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TBA Online: News & Features: January 2014

Editor’s Note January/February 2014: You May Find Yourself

Monday, January 6, 2014  
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By Sam Hurwitt



I love the January/February issue. Sure, I love every issue of the magazine, just like a parent loves all of his or her children equally. Still, this issue holds a special place in my heart, because this is the one in which I get to share with our readers the full text of a wonderful play by a Bay Area playwright. Theatre Bay Area has been publishing plays in the magazine since 2005, but at first that was limited to each year’s winner of the Glickman Award for best play to premiere in the Bay Area. Since 2011, however, we’ve been publishing two plays a year: the Glickman winner in July/August and a recent play by a Bay Area playwright in January/February.



No se llama Cristina. Photo: "Llama” by Shane Bennett on Flickr. Used under Creative Commons license. 

There’s some overlap between the two categories, but the Glickman play need not be by a local author; it just needs to have had its world premiere in the Bay Area in the preceding year. The play we publish in this issue does have to be by a Bay Area local, but it need not have premiered here and doesn’t necessarily have to have been in the last year. As it happens, the last two plays we published—Christopher Chen’s Glickman winner The Hundred Flowers Project and Josh Costello’s Little Brother—fit both descriptions and would have been eligible for either slot, as is the case with the play in this issue: Se Llama Cristina, by the great local playwright Octavio Solis.
I saw Se Llama Cristina back when Magic Theatre premiered it in January 2013, but it was a revelation for me to come back and read it all these months later. I liked the play a lot the first time around, but there were some parts that didn’t quite come together for me as a viewer, particularly in the segues in and out of flashbacks. But reading it on the page (in a slightly revised version), I experienced no such dissonance. Instead I fell in love anew with Solis’s lushly poetic language and the humor and heartbreak captured as two lost people rediscover their thorny personal histories.

A man and a woman wake up in a room with no idea how they got there, who they are or how (or if) they know each other. In the room are traces of drug use and a crib with only a fried chicken leg in it. The history these two share opens up to them only in unreliable flashbacks, and their best guesses about their own names change over the course of the play as their understanding of their own back stories deepens.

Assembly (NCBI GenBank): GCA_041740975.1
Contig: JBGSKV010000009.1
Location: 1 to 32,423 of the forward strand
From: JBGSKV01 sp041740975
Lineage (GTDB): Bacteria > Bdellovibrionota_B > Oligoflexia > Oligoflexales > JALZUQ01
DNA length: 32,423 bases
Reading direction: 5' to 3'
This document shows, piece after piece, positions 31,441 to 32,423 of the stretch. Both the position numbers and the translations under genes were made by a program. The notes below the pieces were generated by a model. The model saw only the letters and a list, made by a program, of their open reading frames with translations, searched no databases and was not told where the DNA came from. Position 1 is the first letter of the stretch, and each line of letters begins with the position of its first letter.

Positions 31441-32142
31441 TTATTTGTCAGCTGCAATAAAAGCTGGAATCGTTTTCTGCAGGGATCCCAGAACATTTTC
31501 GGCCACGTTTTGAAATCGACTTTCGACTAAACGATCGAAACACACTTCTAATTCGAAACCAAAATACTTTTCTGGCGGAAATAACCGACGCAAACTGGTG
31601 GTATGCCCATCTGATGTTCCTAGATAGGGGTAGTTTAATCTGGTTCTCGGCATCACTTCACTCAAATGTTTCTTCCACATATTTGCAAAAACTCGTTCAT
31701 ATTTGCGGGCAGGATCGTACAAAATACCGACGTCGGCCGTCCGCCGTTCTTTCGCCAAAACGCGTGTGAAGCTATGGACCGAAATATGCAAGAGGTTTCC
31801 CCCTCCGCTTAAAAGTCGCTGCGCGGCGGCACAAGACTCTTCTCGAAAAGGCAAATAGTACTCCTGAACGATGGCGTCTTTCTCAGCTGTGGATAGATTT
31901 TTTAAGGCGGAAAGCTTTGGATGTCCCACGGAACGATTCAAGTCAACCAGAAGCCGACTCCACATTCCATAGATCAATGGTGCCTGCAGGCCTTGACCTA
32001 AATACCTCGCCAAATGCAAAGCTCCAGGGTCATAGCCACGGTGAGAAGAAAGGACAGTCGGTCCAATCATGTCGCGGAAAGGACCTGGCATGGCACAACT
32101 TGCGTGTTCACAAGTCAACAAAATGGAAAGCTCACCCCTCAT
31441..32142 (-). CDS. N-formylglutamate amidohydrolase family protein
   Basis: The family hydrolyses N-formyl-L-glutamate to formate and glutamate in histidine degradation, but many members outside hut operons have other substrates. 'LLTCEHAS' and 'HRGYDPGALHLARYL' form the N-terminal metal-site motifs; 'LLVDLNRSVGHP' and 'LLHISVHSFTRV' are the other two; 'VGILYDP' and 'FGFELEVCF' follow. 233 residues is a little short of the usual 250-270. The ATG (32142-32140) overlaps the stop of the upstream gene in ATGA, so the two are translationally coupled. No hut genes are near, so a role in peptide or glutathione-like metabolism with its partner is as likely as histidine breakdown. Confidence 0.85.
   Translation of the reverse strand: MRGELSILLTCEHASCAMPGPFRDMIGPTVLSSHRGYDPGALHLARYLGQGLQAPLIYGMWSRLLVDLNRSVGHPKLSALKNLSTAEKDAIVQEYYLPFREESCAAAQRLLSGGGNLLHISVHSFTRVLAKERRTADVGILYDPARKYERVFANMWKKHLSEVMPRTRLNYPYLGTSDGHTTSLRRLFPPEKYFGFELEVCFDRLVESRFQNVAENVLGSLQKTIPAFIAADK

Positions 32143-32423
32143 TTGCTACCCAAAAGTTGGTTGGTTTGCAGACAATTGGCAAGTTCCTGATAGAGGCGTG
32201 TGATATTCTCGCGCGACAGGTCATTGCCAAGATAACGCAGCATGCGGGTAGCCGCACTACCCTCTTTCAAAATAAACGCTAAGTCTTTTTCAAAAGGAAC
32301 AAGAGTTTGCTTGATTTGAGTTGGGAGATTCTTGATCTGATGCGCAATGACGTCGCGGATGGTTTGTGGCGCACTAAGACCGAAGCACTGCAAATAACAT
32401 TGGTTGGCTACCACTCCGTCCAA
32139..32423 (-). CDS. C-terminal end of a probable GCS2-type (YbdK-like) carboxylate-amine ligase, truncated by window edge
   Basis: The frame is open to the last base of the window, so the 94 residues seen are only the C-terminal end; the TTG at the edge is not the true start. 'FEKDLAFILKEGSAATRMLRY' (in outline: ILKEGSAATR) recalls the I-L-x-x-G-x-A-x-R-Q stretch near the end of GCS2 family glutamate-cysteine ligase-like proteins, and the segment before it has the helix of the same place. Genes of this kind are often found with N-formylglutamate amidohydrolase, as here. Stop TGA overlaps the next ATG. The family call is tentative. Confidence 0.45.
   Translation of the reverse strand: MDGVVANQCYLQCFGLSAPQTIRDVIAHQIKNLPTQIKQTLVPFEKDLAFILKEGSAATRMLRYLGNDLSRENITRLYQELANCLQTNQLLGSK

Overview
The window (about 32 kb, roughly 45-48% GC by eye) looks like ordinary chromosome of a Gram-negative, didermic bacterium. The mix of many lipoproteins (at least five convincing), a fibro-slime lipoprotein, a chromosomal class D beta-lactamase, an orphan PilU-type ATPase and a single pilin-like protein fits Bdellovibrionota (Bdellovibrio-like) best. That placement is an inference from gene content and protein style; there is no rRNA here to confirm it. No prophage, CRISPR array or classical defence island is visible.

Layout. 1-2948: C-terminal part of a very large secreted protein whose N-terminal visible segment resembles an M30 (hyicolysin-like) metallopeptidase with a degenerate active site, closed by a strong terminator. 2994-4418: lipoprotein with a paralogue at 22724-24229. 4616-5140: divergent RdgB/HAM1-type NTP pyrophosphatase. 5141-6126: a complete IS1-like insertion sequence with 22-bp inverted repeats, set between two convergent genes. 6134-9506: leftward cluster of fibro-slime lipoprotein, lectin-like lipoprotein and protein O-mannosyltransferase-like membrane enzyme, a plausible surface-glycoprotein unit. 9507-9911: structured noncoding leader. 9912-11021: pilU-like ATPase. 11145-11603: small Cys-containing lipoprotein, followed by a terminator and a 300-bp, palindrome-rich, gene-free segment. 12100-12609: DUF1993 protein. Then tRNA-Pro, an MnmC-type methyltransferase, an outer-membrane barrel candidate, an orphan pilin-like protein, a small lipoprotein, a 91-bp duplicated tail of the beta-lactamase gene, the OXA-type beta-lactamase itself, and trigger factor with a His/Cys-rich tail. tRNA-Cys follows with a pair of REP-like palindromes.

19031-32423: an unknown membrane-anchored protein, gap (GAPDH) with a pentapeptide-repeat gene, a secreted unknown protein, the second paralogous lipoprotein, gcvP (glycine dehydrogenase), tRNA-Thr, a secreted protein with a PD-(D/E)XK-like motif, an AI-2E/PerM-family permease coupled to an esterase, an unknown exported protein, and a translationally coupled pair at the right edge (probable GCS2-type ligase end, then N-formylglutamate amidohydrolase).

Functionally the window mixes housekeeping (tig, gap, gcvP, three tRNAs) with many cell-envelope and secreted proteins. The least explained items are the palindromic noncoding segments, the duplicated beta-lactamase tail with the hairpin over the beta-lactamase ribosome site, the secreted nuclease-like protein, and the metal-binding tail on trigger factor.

It’s also fascinating to read the play now because so much of it is about the fear and uncertainty of new parenthood, and it comes out at a time that many local thespians are having babies, including several cases in which both new parents are theatre workers. In fact, one of the actors in Se Llama Cristina is one of those new parents. This play isn’t anybody’s idea of a childrearing guide, but it’s a fascinating look at all the anxieties that can go into the biggest production most of us will ever undertake. 

There’s plenty more in the January/February issue besides the script, mind you. I interview Solis about the play, and associate editor Laura Brueckner talks to Leslie Martinson, longtime casting director and newly appointed associate artistic director of TheatreWorks, for our Encore Q&A. Laura also contributes an in-depth examination of how theatres go about audience engagement and how it can be illuminated by the discipline of experience design. If you don’t know what the heck I just said, turn to page 14 and let Laura explain it all for you.

Next issue you get two special issues for the price of one! Not only will the March/April issue contain our spring season preview, as usual, but we’ve also moved our annual youth listings of summer camps and year-round classes for kids into that issue (from the May/June issue, where it’s been in recent years) to give parents more time to make summer plans for their theatrical little ones. It’s always good to know where your children are, and where they’re going.

Sam Hurwitt is editor-in-chief for Theatre Bay Area. He is also the author of The Idiolect, a blog about theatre, movies, comics, media and the decline and fall of Western civilization. E-mail